If the terrorist attacks on September 11 left Americans grasping for new ways to define the world, they also reinforced a growing division in Central Asian societies. Since these states became independent, they have grappled with rising Islamic radicalism. All of the states, particularly Uzbekistan, have sought to control religious expression. Given the tragic turn of events in the United States, some experts suggest, countries with restive Muslim populations will find it more tempting than ever to formally outlaw or persecute certain forms of religion. But finding a stable battlefront will be just as difficult within these states as it is for the rest of the world.
On the surface, the atrocities of September 11 may provide support for the policies of repressive governments, such as President Islam Karimov's administration in Uzbekistan. For the past three years, Uzbek authorities have battled Islamic insurgents, which are backed by Afghanistan's Taliban rulers [For additional information see the Eurasia Insight archives]. In connection with anti-insurgent efforts, human rights groups say the Uzbek government has arbitrarily sentenced thousands of citizens to lengthy prison terms for supposed links to radical Islamic groups. [For background see the Eurasia Insight archives]. This campaign against religious extremism had drawn increasing criticism from the United States and other Western powers. But in the wake of the September 11 tragedy, the tolerance for rights violations, committed in the name of combating terrorism, seems likely to increase, some experts say.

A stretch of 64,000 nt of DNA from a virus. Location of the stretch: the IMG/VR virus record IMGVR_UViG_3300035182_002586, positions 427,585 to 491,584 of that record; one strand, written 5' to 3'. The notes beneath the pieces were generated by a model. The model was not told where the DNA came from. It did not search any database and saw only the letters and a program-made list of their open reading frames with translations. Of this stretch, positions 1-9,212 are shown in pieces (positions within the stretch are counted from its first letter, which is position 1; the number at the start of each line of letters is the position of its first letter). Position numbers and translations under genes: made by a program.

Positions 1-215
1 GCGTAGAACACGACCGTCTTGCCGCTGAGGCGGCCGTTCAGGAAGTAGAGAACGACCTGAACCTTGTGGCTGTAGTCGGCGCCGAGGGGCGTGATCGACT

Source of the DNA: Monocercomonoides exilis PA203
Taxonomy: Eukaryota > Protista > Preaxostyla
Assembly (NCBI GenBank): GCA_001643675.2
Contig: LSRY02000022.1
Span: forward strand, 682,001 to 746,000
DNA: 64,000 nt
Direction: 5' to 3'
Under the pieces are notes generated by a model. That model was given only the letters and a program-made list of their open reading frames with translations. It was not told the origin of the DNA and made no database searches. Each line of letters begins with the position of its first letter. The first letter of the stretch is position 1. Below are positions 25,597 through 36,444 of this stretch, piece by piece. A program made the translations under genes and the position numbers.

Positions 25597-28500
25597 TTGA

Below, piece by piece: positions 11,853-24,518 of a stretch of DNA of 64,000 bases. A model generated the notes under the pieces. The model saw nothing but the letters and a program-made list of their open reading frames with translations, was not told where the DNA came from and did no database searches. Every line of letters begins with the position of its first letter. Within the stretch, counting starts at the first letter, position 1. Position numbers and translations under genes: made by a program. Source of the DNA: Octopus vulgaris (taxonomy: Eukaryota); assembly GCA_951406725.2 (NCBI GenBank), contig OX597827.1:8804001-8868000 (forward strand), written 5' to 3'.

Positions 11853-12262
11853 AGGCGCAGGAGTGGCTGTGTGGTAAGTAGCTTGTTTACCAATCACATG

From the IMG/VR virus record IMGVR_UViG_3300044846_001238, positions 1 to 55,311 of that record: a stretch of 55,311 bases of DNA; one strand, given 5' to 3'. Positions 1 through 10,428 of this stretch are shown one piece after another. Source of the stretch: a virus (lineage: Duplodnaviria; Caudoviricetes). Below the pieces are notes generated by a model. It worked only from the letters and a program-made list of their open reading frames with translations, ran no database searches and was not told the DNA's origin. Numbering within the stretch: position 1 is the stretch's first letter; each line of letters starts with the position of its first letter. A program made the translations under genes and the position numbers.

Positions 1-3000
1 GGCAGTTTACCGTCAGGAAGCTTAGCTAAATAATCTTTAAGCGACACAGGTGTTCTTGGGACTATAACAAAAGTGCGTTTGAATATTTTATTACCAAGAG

"Quite obviously this was a service that the terrorists have rendered to just about every government that sees Islam as a sort of negative force," says Shireen Hunter, who directs Islamic studies at the Center for Strategic and International Studies in Washington.
It will be hard to chart how this will play out specifically. Hunter expressed doubt that any head of state in Central Asia would openly tie anti-Muslim crackdowns to the attacks, but she said the World Trade Center tragedy will "create, perhaps justifiably, an atmosphere in which any Muslim is at a disadvantage. I think maybe President Karimov will say,
Alec Appelbaum is a contributing editor to EurasiaNet.